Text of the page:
The Damnation Revolution
A Battle for the American Spirit
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A Battle for the American Spirit.
The United States of America. Land of the free. Home of the brave. A country that’s come face-to-face with battles of extraordinary proportions. Ones that have pitted the wealthy against the downtrodden. Godliness versus greed. Charlatans against prophets. And in the early 1930s, it waged a moral war against its citizens’ right to obtain a drink: Prohibition. If you’ve ever wondered what it was like to live in America during that heady time, well… pull up a stool and join us for some fine tasting Whiskey.
Because Flaviar is joining arms with USA Network’s newest series, DAMNATION, which airs Tuesdays at 9/10 Central, to put you in the heart of Prohibition-era America with the help of some of the U.S. of A’s finest Whiskey. DAMNATION takes you to America’s heartland in the 1930s—a time when speakeasies witnessed shady deals and explosive showdowns over shots of (questionable) Whiskey. At the heart of the battle is Seth Davenport—a small-town Iowa preacher looking to start a full-blown insurrection against the status quo and, unbeknownst to him, a wealthy industrialist tycoon.
You’ll need some strong stock to accompany you on this epic saga. Lucky for you, we’ve got just the thing—a Tasting Box with quintessentially American spirits found in the rowdy speakeasies of the era. Tipples like American Whiskey, Bourbon and Rye. First up, Journeyman’s W.R. Whiskey, a 90-proof trailblazing american Whiskey aged for less than 24 hours in new white oak barrels. Next, New Holland Brewing’s Beer Barrel Bourbon, a smooth criminal finished in Dragon’s Milk stout barrels. And finally, WhistlePig Rye, a sweet and spicy number aged in new American Oak with a Bourbon barrel finish. If this box doesn’t take you there, well… you should have a second round.
Now, pour yourself a drink. Settle in. And enjoy the ride. Because America’s heartland never looked (and tasted) so perilously good.
1. When Franklin Delano Roosevelt signed the Volstead Act (that was Prohibition’s official name), he’s famously quoted as saying, “I think this would be a good time for a beer.” We’d have to disagree with good ol’ FDR—the occasion called for something much more stiff. Like, Whiskey.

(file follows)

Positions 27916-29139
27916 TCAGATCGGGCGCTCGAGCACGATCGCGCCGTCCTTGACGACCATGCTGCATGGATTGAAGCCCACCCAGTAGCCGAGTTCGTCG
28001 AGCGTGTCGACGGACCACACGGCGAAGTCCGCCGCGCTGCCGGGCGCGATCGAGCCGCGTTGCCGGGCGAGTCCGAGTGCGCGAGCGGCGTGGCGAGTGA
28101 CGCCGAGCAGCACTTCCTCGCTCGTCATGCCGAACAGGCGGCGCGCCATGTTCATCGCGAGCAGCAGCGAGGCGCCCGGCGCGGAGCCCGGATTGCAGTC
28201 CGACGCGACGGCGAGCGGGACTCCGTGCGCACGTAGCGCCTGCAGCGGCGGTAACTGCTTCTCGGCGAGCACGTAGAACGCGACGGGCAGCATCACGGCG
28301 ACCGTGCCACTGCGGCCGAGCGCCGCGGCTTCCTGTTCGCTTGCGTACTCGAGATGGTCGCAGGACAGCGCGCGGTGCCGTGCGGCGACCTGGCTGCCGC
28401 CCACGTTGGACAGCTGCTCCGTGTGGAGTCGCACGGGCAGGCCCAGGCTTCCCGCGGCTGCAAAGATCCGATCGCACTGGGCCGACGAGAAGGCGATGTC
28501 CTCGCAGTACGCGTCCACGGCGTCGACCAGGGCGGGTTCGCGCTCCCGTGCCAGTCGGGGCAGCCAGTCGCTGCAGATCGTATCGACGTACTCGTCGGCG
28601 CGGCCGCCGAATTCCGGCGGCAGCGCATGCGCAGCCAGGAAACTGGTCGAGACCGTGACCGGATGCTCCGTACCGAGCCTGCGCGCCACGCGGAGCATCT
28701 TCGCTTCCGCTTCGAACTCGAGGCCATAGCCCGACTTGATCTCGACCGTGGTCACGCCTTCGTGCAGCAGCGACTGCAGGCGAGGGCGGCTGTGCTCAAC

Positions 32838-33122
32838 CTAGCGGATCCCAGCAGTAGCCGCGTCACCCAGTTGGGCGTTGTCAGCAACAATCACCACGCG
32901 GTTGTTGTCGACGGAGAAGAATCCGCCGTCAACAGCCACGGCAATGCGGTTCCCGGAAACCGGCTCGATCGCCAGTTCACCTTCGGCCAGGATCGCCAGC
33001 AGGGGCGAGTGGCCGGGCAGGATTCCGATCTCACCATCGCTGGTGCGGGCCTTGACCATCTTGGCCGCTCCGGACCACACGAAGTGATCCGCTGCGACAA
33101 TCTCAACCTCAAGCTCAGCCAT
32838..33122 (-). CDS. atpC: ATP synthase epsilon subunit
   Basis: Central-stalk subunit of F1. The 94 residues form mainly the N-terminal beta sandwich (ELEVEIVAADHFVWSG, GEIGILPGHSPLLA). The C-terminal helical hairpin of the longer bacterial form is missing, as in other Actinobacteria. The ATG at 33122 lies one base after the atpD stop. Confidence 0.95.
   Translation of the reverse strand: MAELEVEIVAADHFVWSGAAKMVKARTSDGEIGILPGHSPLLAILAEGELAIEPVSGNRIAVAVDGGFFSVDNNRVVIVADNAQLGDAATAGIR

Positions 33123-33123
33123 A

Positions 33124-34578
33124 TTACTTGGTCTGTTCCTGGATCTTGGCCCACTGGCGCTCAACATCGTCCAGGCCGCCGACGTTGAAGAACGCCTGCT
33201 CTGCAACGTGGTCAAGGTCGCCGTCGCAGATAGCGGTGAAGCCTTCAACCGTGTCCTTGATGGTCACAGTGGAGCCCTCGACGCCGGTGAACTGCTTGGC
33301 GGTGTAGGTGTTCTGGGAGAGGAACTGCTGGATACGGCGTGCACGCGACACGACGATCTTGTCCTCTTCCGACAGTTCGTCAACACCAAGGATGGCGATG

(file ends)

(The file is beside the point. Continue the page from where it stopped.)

2. There are a few Prohibition-era speakeasies that still exist in the U.S. today, including the New York City’s Landmark Tavern, 21 Club and Flûte. Bathtub Gin, not included.
3. Journeyman makes their hooch in a former buggy whip factory that was owned by hardcore Prohibitionist E.K. Warren. Incidentally, he was also known as the “Father of the Featherbone Corset.” Try that one on for size.
4. At the heart of DAMNATION is Seth Davenport, a man masquerading as a small town Iowa preacher in the hopes of starting a full-blown insurrection against the status quo. The actor behind the role is Killian Scott, a born-and-raised Irishman—quite a ways from rural America.
5. New Holland Brewing’s got some lofty notions about their Beer Barrel Bourbon. They recommend a lil’ something called the Bourbon Daisy, which calls for two-ounces of Beer Barrel Bourbon, a half-ounce of simple syrup, a half-ounce of orgeat and one-ounce of lemon juice shaken up into a coupe. And speakeasies would’ve approved—they developed the concept of a cocktail to mask the taste of the illegal hooch being made. Although, New Holland’s Bourbon certainly doesn’t need that.
6. The “booze cruise” was an invention born of the Prohibition era. Yep, ships would sail out to international waters where they could legally serve up alcohol. Shots, anyone?
7. WhistlePig’s Rye came from the stock made by our northern neighbors that was being used for blending. Ends up, it was some pretty terrific stuff. The WhistlePig crew snatched it up and decided to showcase the spirit as it was intended to be savored. Now it’s the most awarded Rye Whiskey in the world. Smooth move, guys.
8. If you wanted to find yourself a good time during Prohibition, all you had to do was look for a green door. For many speakeasies, it was the easiest way to let thirsty patrons know that there was booze inside without outright advertising it and risking legal trouble.